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“New” Naming Ceremonies for Girls a Sephardic Tradition

Ruth Koffler

In LILITH’s second issue there appeared a description of a new naming ceremony for girls—”Ceremonial Welcoming for a Newborn Jewish daughter.” A centuries-old Sephardic birth ceremony for girls has come to our attention and is described below.

Las fadas (the fairies), the Sephardic naming ceremony for girls, dates back to a non-Jewish tradition of medieval Spain, according to Rabbi Marc Angel of Congregation Shearith Israel, the Spanish and Portuguese Synagogue in New York.

Medieval Spaniards believed that upon the birth of a child good fairies appeared to bestow their blessings. This tradition was Judaized by placing it within a religious framework. Friends and relatives were invited to the parents’ home, where the rabbi held the baby daughter and recited verses from the Song of Songs, announced the child’s name and offered blessings for her and her family. The baby was then passed around from guest to guest who also offered their blessings and good wishes to the family.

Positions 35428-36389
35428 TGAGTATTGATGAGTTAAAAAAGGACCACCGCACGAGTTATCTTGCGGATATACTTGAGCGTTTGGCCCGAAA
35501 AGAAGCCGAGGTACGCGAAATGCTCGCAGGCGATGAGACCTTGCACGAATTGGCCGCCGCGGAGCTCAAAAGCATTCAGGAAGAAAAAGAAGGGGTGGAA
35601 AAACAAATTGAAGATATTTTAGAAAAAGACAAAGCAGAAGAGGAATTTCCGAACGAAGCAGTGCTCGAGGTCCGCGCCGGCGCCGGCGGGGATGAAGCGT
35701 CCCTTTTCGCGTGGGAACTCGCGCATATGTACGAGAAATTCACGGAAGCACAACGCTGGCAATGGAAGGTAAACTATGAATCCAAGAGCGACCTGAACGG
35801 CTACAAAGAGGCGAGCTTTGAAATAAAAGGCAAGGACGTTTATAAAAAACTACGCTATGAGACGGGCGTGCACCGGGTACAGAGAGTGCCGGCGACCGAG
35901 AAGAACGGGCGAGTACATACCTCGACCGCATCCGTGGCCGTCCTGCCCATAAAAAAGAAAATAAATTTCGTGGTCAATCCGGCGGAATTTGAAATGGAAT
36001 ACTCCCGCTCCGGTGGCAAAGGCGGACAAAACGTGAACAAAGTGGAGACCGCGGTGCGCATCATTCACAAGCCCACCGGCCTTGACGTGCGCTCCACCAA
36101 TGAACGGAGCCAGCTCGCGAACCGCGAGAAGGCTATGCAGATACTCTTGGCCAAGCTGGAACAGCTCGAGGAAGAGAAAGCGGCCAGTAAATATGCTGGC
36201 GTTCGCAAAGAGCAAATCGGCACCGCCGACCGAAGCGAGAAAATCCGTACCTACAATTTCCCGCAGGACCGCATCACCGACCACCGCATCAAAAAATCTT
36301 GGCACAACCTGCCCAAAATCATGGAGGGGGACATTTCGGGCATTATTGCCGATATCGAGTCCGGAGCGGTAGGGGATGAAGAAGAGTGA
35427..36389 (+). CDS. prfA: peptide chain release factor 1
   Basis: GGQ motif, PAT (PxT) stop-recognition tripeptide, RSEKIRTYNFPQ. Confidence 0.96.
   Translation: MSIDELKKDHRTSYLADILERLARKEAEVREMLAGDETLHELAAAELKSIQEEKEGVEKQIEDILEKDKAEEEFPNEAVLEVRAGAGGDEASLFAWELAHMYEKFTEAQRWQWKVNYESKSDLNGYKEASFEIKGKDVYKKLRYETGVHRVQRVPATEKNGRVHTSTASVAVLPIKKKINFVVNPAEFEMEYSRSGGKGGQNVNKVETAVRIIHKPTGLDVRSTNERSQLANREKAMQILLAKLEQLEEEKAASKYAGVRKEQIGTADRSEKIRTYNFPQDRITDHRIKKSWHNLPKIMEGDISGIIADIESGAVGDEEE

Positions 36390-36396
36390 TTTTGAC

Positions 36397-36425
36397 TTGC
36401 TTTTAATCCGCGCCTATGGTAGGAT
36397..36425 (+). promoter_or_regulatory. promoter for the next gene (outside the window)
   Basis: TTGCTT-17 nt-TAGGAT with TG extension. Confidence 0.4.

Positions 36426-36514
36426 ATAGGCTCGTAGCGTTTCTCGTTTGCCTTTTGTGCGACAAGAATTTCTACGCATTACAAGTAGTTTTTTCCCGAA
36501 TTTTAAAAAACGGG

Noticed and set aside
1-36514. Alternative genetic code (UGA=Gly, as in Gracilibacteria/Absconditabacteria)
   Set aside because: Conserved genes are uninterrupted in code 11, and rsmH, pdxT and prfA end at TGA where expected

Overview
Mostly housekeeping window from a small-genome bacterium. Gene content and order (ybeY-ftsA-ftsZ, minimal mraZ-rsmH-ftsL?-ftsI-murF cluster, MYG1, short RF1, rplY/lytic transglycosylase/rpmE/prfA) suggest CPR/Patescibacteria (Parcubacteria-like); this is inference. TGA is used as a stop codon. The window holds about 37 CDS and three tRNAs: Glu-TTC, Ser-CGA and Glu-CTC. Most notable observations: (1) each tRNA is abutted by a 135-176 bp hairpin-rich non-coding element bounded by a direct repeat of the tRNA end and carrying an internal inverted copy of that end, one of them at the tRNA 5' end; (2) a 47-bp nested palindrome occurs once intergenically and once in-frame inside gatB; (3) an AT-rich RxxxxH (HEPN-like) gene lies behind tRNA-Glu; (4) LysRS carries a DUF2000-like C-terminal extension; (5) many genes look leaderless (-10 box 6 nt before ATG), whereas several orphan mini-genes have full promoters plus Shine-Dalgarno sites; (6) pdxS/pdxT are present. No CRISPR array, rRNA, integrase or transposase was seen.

It is interesting to note that the direct translation of one of the passages from the naming prayer states, in blessing the mother, the wish that she be “the radiant mother of male children.” However, the text used by Congregation Shearith Israel is translated by Rabbi De Sola Pool to read “the radiant mother of children.”